$api->createRelation($kelly, $doorlocker, "is_vendor");
$api->createRelation($nova, $carburator, "has_piece");
$api->createRelation($nova, $doorlocker, "has_piece");
$api->createRelation($jhon, $nova, "owns_by");
$api->createRelation($peter, $nova, "is_tech_guy");
$api->createRelation($kelly, $nova, "is_car_vendor");
$api->createRelation($peter, $nova, "support_guy");
$api->createRelation($kelly, $nova, "support_guy");

Retrieving Objects

Now you know how to create the objects and its relationships in OMF, now a little example to show how to read the information, lets starting by finding a car by its VIM number: (the VIM is an attribute given to this example, is the legal Vehicle Identification Number in the United States, is not a core part in OMF at all...)

// 3. query the system in various ways
$api = new OmfDb();
$car_attributes = $api->getObject('Car',array('VIM'=>'1234567'));
$car_id = $car_attributes["id"]; // "a unique id created by the framework"
$car_mark = $car_attributes["mark"];  // "Chevrolet"
$car_model = $car_attributes["model"]; // "Nova"

// who is given support to this car ?
foreach($api->getParents($car_id, "support_guy") as $obj){
   // getParents retrieve those objects having the relationship named "support_guy"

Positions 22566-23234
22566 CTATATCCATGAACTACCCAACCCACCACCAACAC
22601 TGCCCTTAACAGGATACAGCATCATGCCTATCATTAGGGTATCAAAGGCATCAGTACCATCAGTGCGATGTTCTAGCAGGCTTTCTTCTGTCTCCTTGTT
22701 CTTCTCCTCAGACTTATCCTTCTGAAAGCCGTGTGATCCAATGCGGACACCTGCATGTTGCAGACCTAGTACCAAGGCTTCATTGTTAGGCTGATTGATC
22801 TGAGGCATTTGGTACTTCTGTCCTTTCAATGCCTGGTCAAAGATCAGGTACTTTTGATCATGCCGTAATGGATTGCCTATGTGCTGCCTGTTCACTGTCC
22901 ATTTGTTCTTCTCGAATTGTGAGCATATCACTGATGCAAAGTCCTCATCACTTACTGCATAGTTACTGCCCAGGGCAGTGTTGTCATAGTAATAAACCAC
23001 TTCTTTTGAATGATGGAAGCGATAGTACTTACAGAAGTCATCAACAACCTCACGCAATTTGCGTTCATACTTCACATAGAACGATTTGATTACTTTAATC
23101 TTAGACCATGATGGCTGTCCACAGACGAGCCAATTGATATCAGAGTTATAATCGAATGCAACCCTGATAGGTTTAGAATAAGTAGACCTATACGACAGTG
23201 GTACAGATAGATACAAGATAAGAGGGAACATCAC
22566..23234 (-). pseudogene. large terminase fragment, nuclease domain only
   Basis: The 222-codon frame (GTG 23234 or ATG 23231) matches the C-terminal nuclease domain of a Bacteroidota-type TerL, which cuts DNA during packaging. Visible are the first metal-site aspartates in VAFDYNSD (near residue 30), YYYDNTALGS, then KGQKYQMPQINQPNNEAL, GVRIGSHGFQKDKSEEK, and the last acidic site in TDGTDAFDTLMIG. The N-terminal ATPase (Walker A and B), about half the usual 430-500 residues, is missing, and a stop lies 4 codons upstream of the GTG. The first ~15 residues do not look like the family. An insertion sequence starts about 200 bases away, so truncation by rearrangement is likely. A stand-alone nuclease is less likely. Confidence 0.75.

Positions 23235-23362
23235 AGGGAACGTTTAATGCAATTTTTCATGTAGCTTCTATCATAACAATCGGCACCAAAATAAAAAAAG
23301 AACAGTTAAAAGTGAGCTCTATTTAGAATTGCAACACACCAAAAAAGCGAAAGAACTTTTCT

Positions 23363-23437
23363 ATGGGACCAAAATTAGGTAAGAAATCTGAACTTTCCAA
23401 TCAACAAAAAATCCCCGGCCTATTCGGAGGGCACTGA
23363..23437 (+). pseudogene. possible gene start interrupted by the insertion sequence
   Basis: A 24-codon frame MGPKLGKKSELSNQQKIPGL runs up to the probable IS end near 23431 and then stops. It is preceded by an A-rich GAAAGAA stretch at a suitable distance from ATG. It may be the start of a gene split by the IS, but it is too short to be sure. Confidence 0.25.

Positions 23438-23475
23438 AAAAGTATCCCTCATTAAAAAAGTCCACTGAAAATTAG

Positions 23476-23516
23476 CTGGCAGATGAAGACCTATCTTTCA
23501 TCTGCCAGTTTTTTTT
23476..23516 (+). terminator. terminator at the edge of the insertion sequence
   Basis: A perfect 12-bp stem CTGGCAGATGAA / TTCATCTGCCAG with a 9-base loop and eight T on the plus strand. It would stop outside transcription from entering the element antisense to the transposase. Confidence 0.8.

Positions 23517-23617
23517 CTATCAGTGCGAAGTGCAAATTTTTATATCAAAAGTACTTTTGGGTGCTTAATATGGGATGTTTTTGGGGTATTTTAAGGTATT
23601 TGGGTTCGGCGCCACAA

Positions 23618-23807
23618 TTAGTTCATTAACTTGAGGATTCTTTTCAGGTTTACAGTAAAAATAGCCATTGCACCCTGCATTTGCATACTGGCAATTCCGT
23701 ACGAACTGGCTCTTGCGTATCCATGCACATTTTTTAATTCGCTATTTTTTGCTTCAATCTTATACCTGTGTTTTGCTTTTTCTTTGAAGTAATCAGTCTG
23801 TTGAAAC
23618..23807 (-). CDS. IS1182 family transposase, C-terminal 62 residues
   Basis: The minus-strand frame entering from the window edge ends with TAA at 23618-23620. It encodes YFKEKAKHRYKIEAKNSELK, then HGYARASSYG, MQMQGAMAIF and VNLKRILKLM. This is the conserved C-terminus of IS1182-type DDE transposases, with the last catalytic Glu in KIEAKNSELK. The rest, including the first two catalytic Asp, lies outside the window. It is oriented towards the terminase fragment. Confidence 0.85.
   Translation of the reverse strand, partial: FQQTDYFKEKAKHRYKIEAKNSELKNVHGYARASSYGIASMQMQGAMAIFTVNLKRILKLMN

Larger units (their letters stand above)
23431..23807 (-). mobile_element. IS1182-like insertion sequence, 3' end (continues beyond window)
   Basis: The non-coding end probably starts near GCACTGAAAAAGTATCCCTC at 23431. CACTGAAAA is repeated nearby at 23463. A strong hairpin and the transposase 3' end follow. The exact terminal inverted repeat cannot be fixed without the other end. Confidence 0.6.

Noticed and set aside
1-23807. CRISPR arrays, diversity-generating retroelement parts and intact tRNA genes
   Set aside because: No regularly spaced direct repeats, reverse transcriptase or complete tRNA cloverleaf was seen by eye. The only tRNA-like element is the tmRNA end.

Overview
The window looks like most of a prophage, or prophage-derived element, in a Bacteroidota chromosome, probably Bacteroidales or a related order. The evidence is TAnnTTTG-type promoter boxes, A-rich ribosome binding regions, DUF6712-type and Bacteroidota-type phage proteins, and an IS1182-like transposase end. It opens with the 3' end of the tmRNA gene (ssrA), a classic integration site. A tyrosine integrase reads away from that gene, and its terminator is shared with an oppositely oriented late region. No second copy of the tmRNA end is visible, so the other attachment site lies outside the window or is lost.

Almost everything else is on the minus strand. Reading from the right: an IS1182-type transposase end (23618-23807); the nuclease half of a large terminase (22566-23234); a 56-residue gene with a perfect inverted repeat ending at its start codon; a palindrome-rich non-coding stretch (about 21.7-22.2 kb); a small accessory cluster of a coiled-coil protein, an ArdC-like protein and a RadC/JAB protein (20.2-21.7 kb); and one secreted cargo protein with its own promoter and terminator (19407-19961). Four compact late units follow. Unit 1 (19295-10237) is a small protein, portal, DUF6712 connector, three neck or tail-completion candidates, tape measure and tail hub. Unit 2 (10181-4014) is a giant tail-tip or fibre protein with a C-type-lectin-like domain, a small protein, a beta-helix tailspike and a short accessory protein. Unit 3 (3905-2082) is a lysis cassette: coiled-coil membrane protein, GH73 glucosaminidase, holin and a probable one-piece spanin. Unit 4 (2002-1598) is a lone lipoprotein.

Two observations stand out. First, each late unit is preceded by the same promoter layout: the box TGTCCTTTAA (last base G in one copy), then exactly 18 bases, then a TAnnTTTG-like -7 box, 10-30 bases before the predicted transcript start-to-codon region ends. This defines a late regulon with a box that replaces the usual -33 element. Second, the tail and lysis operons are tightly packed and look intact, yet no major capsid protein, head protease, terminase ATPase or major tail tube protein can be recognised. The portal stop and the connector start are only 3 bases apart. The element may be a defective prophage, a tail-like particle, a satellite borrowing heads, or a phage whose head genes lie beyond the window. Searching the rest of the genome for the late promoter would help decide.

// pointing to this car. you can query any relationship name.
   list($obj_id) = $obj;
   $who_is_given_support = $api->get($obj_id, "firstname");

// what pieces has this car ? and who is the vendor of that piece ?
foreach($api->getChilds($car_id, "has_piece") as $obj){
   // getChilds retrieve those objects having the relationship named "support_guy"
   // having this car as parent.
   list($piece_id) = $obj;
   $invoice_id = $api->get($piece_id, "invoice_id");
   // now query the vendor of that piece:
   foreach($api->getChilds($piece_id, "is_vendor") as $obj2){
      list($person_id) = $obj2;
      $vendor_name = $api->get($person_id, "firstname"); // Kelly

This little example becomes complicated and heavy in traditional persistence models, in OMF is Easy to understand, and persistence is not a problem at all: all this system is stored in two unique tables: omf_objects and omf_relations.

Why "$api = new OmfDb();" ?

You can see in the above example this line: "$api = new OmfDb;". This is very important and becomes part of what i call: "the omf portability". This $api instance is targeting a traditional database (table based) for storing the objects. By creating a new class implementing the required software interfaces then you can move your entire system to a different persistence model without make any change to your business logic. By default OMF becomes ready with a class named OmfDb ready to be used and designed to persist objects in two tables: omf_objects and omf_relations, this two tables are required by this class (OmfDb) and are not part of the OMF core.

Check the for more detailed api examples.

2 0
Yii Version: 1.1
License: BSD-2-Clause
Category: Database
Developed by: bluyell
Created on: Jan 18, 2014
Last updated: 8 years ago